BEIJING (Reuters) - China has successfully carried out another test of an anti-missile intercept system, the Defence Ministry said on Tuesday, describing it as defensive and not aimed at any country.
China has been ramping up research into all sorts of missiles, from those which can destroy satellites in space to advanced nuclear-tipped ballistic missiles, as part of an ambitious modernisation scheme overseen by President Xi Jinping.
The Defence Ministry said in a brief statement the “ground-based midcourse anti-missile intercept technology” had been tested on Monday within China’s borders.
“The test reached its expected goals,” the ministry said. “This test was defensive and not aimed at any country.”
It provided no other details.
While China, along with its ally Russia, have repeatedly expressed opposition to the U.S. deployment of the Terminal High Altitude Area Defense (THAAD) anti-missile system in South Korea, it has not stopped Chinese research into such technology.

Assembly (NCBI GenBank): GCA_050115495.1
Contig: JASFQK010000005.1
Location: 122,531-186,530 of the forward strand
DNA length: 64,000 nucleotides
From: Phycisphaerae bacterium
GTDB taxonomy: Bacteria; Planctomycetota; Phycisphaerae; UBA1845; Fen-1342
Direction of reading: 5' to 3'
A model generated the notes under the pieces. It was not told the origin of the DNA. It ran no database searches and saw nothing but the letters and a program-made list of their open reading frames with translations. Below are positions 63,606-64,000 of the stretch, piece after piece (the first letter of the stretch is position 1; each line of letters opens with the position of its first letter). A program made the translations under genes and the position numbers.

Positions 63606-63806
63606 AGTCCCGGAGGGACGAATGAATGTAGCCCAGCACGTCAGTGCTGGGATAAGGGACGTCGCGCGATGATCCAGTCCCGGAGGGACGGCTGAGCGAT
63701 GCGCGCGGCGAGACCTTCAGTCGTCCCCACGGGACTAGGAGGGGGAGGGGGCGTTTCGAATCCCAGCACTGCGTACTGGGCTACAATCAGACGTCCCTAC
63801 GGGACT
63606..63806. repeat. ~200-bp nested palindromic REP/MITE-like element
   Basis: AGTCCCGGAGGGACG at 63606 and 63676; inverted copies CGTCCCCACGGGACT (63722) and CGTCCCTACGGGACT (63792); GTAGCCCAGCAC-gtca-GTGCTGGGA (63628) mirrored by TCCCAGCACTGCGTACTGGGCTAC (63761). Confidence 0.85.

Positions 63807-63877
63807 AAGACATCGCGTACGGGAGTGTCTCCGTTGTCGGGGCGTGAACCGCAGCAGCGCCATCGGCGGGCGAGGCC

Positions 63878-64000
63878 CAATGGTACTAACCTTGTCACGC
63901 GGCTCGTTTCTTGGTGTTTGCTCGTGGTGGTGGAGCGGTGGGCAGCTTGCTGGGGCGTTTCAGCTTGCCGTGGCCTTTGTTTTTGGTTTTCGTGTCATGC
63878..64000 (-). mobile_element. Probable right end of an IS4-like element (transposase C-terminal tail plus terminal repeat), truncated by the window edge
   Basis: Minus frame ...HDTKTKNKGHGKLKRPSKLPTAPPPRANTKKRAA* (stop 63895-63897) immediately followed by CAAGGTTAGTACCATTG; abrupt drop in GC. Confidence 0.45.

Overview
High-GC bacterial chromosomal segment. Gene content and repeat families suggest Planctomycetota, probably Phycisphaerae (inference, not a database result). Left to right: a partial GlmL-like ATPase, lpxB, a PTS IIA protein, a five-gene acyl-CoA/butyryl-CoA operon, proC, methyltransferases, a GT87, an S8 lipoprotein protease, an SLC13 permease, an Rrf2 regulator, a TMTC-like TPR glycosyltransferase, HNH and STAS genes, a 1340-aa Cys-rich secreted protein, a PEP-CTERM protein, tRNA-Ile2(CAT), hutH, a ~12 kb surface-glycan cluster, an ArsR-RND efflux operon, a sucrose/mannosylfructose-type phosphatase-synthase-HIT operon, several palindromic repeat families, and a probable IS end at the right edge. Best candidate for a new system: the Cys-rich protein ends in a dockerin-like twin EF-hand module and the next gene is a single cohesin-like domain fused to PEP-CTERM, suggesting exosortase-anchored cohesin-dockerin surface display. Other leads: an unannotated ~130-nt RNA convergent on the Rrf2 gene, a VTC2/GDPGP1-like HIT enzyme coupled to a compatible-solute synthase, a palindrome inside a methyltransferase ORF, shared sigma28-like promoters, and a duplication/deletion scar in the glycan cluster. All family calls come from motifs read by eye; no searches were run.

China and Russia have also held simulated anti-missile drills, most recently last year.
China fears the THAAD system, with its powerful radar, can look deep into Chinese territory and threaten its own security. It also says it will do nothing to help ease tensions with North Korea over Pyongyang’s missile and nuclear programmes.
South Korea and the United States say the THAAD deployment is simply to deter North Korean missile attacks.
China has given few details about its own missile programmes, aside from occasional brief statements by the Defence Ministry or in state media.
In 2016, the Defence Ministry confirmed it was pressing ahead with anti-missile system tests after pictures appeared on state television.
State media says China has been conducting anti-missile system tests since at least 2010. China says such technology is needed for its own national defence and security.
Reporting by Ben Blanchard; Editing by Paul Tait